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NBA Point Shaving

Scott Morris | October 31, 2013

With the college basketball season quickly approaching and the NBA’s preseason in full gear, the sportsbooks have already begun accepting bets on regular season, division, and championship wins among others. As bettors begin doing a little research into their favorite teams and players and dissecting the team match-ups throughout the 2013-2014 season, it is unlikely they are thinking that the games will be played in any way but on the up and up. It is rare that any type of obvious cheating is part of any NCAA or NBA game, rare but not impossible. Here is a look back at some of the biggest point shaving scandals that have hit the world of basketball.

1951, the year that college basketball experienced its biggest scandal to date. It was discovered that a minimum of 86 games were rigged between 1947 and 1951. A total of thirty-five players were accused with twenty players ultimately convicted as a result of the scandal, along with fourteen gamblers. In addition, many coaching and playing careers were effectively destroyed.

The mob was involved in its own point shaving scheme during the 1978-1979 college season. Boston College player Rick Kuhn got mixed up with the Lucchese crime family (a notorious New York mob family) and brought a couple additional players into the mix with him. Points were shaved from nine games during the regular season and the players made off with approximately $10,000 for their efforts. Kuhn was the only player unfortunate enough to be convicted and served a 28 month sentence.

While the NBA is yet to have any point shaving scandal exposed there is evidence that point shaving is indeed part of the game and exists throughout the league. A recent paper, written as a senior thesis by a Stanford undergraduate student, highlights the possibility of the existence of NBA point shaving. While the research conducted by the student, Jonathan Gibbs, does not prove without a doubt that this practice takes place, it does come to some very interesting conclusions. Gibbs reviewed 14 years worth of NBA seasons, over 15,000 games that occurred between the 93-94 and 06-07 seasons. In short, Gibbs found that his research “yielded results consistent to what one would expect from point shaving: teams heavily favored fail to cover the spread a statistically significant amount of the time.” A number of highly regarded experts reviewed Gibbs’ methods and agreed that his findings were sound. Maybe it is only a matter of time before a point shaving scandal hits the NBA.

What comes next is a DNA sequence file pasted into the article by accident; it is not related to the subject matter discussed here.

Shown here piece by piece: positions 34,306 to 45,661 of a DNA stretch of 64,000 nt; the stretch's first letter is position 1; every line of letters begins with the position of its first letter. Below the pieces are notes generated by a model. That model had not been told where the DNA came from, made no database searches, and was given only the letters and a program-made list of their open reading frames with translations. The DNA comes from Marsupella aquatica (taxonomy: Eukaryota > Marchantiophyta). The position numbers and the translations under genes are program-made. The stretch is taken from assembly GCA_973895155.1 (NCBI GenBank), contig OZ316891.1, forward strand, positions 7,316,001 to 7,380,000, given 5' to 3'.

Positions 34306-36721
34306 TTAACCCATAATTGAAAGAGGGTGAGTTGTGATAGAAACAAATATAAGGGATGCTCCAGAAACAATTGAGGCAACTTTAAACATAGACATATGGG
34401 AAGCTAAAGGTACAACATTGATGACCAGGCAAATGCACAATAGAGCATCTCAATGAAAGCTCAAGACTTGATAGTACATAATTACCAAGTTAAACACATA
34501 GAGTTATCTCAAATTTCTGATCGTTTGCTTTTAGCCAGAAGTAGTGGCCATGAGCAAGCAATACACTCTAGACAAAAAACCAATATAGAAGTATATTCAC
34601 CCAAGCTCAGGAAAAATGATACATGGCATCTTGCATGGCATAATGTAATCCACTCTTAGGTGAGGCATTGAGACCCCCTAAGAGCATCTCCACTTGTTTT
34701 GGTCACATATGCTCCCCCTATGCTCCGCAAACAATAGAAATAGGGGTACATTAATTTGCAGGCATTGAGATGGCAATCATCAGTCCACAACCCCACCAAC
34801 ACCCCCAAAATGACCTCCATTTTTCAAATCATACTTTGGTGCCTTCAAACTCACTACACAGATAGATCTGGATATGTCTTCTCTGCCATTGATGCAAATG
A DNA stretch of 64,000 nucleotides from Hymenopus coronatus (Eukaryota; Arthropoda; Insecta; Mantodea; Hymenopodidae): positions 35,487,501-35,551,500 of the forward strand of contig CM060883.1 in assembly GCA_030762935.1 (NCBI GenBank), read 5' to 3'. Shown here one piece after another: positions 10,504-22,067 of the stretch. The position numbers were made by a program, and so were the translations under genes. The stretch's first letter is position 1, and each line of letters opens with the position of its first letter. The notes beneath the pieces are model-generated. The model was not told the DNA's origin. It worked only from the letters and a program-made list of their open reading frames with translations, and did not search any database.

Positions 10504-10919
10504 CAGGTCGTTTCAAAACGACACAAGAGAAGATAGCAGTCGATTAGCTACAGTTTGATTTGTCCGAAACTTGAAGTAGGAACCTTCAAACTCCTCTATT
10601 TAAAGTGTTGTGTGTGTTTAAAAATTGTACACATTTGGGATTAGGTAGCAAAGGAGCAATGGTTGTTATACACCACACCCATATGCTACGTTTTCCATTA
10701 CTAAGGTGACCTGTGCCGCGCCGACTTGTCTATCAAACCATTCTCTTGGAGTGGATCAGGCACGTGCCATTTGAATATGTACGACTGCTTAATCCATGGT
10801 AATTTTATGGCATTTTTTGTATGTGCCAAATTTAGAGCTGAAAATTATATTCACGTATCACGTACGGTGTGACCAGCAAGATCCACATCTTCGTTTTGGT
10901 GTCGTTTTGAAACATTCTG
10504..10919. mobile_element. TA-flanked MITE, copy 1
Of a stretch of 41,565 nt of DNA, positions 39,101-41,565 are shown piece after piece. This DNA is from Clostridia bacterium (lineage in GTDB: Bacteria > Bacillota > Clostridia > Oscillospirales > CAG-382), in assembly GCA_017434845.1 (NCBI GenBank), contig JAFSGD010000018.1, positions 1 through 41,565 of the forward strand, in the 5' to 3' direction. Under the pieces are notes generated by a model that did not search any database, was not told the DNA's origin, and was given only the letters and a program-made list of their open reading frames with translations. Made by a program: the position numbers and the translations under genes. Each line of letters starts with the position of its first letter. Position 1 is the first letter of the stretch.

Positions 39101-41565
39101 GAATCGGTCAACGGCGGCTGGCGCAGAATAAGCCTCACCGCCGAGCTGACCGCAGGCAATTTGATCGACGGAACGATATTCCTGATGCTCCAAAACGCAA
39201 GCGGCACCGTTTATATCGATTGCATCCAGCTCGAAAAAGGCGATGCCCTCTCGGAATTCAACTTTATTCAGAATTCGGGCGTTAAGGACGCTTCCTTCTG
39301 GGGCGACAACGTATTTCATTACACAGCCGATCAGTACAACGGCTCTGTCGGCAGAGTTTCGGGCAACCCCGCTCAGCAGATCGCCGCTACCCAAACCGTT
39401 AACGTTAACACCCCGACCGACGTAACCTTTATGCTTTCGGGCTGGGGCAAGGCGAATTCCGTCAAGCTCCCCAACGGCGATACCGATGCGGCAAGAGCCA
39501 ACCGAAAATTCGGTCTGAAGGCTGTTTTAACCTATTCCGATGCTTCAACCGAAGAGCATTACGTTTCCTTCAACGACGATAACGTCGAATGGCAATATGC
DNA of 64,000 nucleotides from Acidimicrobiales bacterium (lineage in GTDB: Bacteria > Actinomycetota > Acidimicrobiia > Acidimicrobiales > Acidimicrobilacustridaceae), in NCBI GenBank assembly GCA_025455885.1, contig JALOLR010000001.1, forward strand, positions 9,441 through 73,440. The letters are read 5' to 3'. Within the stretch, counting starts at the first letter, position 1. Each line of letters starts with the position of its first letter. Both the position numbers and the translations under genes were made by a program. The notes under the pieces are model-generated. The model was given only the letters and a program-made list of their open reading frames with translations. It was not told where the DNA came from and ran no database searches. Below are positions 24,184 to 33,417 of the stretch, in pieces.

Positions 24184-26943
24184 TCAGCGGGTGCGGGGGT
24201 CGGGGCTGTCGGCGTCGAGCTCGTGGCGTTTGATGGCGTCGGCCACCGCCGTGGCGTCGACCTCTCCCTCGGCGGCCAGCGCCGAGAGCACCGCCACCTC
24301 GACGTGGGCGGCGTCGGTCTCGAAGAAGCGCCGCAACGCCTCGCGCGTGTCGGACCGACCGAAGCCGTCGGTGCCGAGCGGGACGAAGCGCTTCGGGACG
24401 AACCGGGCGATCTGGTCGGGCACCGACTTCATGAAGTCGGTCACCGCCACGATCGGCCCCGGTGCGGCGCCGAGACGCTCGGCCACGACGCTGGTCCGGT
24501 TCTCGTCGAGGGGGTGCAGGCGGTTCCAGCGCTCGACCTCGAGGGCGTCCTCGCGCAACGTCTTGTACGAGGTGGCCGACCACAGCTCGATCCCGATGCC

Where there is competition there are two things one can rest assured on: someone is betting on the outcome and some person involved is willing to cheat to win. With a pool of players as big as all those who participate in college level and professional basketball, there are bound to be a few bad apples here and there. All we as spectators can do are place our team loyalties and bets in good faith and hope the players are doing the same.


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